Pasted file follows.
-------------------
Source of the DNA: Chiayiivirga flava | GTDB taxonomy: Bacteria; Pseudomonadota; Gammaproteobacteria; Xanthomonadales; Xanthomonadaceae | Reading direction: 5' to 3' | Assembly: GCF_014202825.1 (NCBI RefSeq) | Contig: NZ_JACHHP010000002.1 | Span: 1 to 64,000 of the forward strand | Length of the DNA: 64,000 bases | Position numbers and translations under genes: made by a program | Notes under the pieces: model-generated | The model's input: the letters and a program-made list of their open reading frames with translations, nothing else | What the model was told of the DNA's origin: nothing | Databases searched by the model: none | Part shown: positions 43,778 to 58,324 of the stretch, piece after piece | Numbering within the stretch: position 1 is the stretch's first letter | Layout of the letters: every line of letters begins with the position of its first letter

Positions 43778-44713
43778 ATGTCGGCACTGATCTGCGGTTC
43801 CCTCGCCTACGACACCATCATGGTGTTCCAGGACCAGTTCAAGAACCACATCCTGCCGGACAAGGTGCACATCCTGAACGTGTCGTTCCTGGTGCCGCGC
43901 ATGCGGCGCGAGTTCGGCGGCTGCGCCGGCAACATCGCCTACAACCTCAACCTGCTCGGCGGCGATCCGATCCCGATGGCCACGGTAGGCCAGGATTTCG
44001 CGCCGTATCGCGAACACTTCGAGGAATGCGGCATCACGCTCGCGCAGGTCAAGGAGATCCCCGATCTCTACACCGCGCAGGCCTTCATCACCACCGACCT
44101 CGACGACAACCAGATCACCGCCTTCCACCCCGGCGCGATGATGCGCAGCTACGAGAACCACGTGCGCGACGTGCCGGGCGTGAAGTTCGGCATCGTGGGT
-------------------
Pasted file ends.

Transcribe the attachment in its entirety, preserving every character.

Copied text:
Source of the DNA: Chiayiivirga flava | GTDB taxonomy: Bacteria; Pseudomonadota; Gammaproteobacteria; Xanthomonadales; Xanthomonadaceae | Reading direction: 5' to 3' | Assembly: GCF_014202825.1 (NCBI RefSeq) | Contig: NZ_JACHHP010000002.1 | Span: 1 to 64,000 of the forward strand | Length of the DNA: 64,000 bases | Position numbers and translations under genes: made by a program | Notes under the pieces: model-generated | The model's input: the letters and a program-made list of their open reading frames with translations, nothing else | What the model was told of the DNA's origin: nothing | Databases searched by the model: none | Part shown: positions 43,778 to 58,324 of the stretch, piece after piece | Numbering within the stretch: position 1 is the stretch's first letter | Layout of the letters: every line of letters begins with the position of its first letter

Positions 43778-44713
43778 ATGTCGGCACTGATCTGCGGTTC
43801 CCTCGCCTACGACACCATCATGGTGTTCCAGGACCAGTTCAAGAACCACATCCTGCCGGACAAGGTGCACATCCTGAACGTGTCGTTCCTGGTGCCGCGC
43901 ATGCGGCGCGAGTTCGGCGGCTGCGCCGGCAACATCGCCTACAACCTCAACCTGCTCGGCGGCGATCCGATCCCGATGGCCACGGTAGGCCAGGATTTCG
44001 CGCCGTATCGCGAACACTTCGAGGAATGCGGCATCACGCTCGCGCAGGTCAAGGAGATCCCCGATCTCTACACCGCGCAGGCCTTCATCACCACCGACCT
44101 CGACGACAACCAGATCACCGCCTTCCACCCCGGCGCGATGATGCGCAGCTACGAGAACCACGTGCGCGACGTGCCGGGCGTGAAGTTCGGCATCGTGGGT